Many enterprise folks assume that granular processes relating to the definition and launch of an ERP implementation, also suggests that any marginalizations and/or assurances associated with enterprise ‘risk management’ will also be resolved once a system has been spun up.
Unfortunately, while this assertion may appear to be a reasonable premise, in reality this is largely untrue.
There are significant differences between dealing with ‘risk management’ at a technical level, versus ‘risks’ related to how a technology may or may not pose a threat to the enterprise at-large.
To establish a better understanding of what I’m talking about, here’s the formal definition of ‘risk management’, and how it typically apples from an administrative perspective.
According to the Online Business Dictionary:
“‘Risk management’ relates to; “the identification, analysis, assessment, control, and avoidance, minimization, or elimination of unacceptable (business) risks. An organization may use risk assumptions, risk avoidance, risk retention, risk transfer, risk marginalization, risk validation and/or any other strategies (or combination of strategies) in order to create proper management of future events.”
Note that while the definition may be generally assumed to be applicable to a complex technical structure; subsumed within a larger enterprise business structure, the classical definition has little to do with technology at all.
It is instead primarily applied in terms of administrative considerations and decision-making driven by potentially negative impacts of future events, or in more coarse terms, ‘avoidance and mitigation of bad things before the whole thing blows up your face.’
Consequently, as requirements go, when one is developing and implementing an enterprise ERP solution, there are really two discrete task-sets involved. The first is focused on the system itself, while the second is based on enterprise-wide risk management scenarios and potential business impacts, followed by any consequent resolutions.
While we don’t have enough space to get into the details of a proper administrative ‘risk management’ analysis for an ERP round, here are at least three major areas that should find themselves in any comprehensive document.
1. Management prioritization
Any solid technical requirement involves various senior management levels and their degree of importance when defining, selecting, integrating and launching of an enterprise ERP platform.
However, let’s assume that all of those elements are established, and everything is going along swimmingly, until something goes wrong. It could be as simple as a corrupt database that fails to migrate accurately, or a highly-complex problem triggered by a malformed set of initial technical specs.
Either way, the whole costly thing is lying on the beach like a beached whale, waiting for someone to come along and save the day. Meanwhile, business must be conducted, transactions must be executed, revenue must be booked and payroll must be met; so what do you do?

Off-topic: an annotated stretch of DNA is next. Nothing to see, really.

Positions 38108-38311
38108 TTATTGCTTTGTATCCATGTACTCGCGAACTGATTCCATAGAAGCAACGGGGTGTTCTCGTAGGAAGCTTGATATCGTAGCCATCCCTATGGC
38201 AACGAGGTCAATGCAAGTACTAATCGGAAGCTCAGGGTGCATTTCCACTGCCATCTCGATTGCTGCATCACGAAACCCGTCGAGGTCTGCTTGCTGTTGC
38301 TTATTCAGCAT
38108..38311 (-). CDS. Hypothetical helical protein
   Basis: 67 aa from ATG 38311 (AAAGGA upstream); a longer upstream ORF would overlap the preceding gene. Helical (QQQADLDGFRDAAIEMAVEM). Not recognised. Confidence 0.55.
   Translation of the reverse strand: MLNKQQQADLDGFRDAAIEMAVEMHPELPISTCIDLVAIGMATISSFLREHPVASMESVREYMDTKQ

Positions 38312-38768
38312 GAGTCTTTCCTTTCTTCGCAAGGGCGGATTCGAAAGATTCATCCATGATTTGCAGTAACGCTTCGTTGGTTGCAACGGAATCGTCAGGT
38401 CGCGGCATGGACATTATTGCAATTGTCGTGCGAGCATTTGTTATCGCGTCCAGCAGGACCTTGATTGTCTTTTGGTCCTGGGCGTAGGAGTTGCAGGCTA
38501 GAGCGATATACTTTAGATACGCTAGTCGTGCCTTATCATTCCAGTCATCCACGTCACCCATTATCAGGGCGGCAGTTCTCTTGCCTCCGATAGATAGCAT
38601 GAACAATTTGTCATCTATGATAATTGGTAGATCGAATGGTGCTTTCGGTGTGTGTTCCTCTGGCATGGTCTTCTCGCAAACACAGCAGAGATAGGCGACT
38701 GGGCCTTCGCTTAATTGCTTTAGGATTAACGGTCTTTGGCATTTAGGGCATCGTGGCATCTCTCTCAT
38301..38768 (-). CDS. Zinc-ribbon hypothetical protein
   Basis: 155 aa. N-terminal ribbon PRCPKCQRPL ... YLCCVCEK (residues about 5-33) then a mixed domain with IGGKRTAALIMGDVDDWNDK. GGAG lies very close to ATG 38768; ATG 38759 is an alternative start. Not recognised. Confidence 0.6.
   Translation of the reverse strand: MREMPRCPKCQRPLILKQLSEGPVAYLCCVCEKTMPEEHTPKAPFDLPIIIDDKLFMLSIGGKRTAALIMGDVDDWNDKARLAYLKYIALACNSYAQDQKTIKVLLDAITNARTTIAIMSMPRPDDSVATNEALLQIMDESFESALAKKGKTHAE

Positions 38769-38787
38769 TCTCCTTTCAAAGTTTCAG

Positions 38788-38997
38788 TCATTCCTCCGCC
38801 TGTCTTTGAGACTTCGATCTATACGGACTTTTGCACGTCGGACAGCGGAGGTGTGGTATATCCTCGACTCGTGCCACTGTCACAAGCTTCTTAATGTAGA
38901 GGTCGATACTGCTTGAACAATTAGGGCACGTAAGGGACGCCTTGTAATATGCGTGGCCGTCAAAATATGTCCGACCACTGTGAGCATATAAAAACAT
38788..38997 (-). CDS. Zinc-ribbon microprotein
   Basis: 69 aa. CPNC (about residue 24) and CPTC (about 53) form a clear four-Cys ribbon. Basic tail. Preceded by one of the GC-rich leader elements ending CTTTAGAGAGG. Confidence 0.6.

In this case, the first thing is not necessarily ‘how’ the particular issue must be resolved, but ‘who’ is best qualified to pull the trigger. This is where management prioritization applies as a part of an overall risk management plan.
Similar to emergency call trees, any ERP risk management analysis should include a complete list of managers that are both acquainted with the business impacts associated with a potential failure, along with senior, priority-based individuals, who are immediately available to reach out and drive the herd in the right direction, or call the cavalry as necessary.
Once again, this is not a technical effort but an administrative one, focused on keeping enterprise operations afloat, while a technical team works the problem down in the weeds.
2. Compliance assurance review
Here, it is assumed that an implementation is complete and the ERP system is ready to go live.
However, before anyone actually pushes the button, the implementation committee ‘must’ execute a management compliance review driven by the businesses current situation. Again, this effort is focused on administrivia, i.e. what is current state of the enterprise’s overall GAAP position, how many external dollars are in the sales pipe etc.
The goal is to ensure that the company understands its business situation before a major change is executed. This means that if need be this final snapshot can buy some operational time if something goes awry.
3. Final approval and sign-off
This element is sort of a sign-off of a group of sign-offs, but it’s still worthwhile from what I refer to as a ‘one for all’ perspective.
Granted, during the system’s requirements phase, various management sign-offs should have been part of each task progression. But this last ‘one and go’ sign-off represents an assumption that everything has been checked and rechecked, everyone understands what is about to happen, and what, who, and how the company proposes to resolve its ERP problem should one appear.